Pandemic expert Richard Coker experienced a scare in 2006 when he was suspected of having been exposed to a radioactive substance that killed an ex-Russian agent that same year.
The spy Alexander Litvinenko died after drinking tea laced with the rare radioactive isotope, polonium-210, in a plush hotel in London. Traces of polonium were later found across London and even on some flights between London and Moscow.
Professor Coker was among the thousands who received a letter from the authorities saying that he might have been exposed to the poison and needed to go for tests. Fortunately, he was not affected.
"I had never heard of polonium, an odourless, tasteless substance. It created a lot of anxiety for those who were exposed to it as well as those who were suspected of being exposed to it,'' says 53-year-old Prof Coker. More than 1,000 people jammed the London authorities' telephone lines, afraid that they had polonium poisoning.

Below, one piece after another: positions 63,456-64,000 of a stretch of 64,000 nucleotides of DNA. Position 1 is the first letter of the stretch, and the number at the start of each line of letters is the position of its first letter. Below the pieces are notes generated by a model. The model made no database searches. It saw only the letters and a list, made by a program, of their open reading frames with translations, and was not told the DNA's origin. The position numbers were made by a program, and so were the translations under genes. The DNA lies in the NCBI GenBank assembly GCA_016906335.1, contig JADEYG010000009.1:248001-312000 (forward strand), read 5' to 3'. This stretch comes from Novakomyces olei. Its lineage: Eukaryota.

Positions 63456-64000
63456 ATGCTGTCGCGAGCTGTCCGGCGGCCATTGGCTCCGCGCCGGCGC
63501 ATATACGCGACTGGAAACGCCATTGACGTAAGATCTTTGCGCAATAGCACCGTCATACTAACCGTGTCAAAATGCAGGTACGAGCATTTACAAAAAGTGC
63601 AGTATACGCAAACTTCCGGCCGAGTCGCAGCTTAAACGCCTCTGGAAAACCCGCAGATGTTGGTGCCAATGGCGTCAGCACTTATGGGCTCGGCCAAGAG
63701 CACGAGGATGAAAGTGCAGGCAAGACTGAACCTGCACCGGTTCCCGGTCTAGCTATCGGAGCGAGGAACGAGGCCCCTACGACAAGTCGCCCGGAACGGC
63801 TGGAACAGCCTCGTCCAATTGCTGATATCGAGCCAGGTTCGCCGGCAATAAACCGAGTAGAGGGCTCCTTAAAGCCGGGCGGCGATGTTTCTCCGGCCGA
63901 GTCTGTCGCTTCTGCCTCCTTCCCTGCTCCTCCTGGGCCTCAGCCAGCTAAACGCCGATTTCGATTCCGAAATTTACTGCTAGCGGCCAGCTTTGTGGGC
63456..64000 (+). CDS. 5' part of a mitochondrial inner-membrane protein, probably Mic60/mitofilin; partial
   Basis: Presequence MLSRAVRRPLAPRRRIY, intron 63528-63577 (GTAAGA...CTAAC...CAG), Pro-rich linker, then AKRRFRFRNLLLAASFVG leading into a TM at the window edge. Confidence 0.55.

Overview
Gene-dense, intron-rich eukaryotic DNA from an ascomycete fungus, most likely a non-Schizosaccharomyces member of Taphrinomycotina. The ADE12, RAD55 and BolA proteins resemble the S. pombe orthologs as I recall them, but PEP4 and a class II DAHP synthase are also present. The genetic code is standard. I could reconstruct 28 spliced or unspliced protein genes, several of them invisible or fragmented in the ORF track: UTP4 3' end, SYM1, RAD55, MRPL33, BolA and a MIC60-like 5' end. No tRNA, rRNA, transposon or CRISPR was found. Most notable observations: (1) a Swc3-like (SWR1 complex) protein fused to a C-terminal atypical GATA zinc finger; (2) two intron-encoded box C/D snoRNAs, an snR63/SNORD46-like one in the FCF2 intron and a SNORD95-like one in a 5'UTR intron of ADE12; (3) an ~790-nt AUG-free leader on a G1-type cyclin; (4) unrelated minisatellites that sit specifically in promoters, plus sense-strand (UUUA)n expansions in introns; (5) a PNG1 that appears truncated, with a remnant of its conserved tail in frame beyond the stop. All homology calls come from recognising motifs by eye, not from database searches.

Such mass panic can also occur during a pandemic outbreak and it can be exploited by terrorists to heighten the fear of infection and death.
"You can generate mass panic without killing a lot of people,'' he says.
Sometimes the fear of the disease can be greater than the ability of the bug to kill thousands, says the expert who heads the Infectious Disease Programme at the National University of Singapore's Saw Swee Hock School of Public Health.
His research interests include communicable diseases, emerging infectious diseases and pandemic preparedness. His work is valued by security agencies like Singapore's National Security Coordination Secretariat.
Prof Coker believes that while disease surveillance and pandemic preparedness are important, more effort needs to go into research on how viruses - both naturally occurring and man made ones - attack and spread.
Read the full interview in The Straits Times today.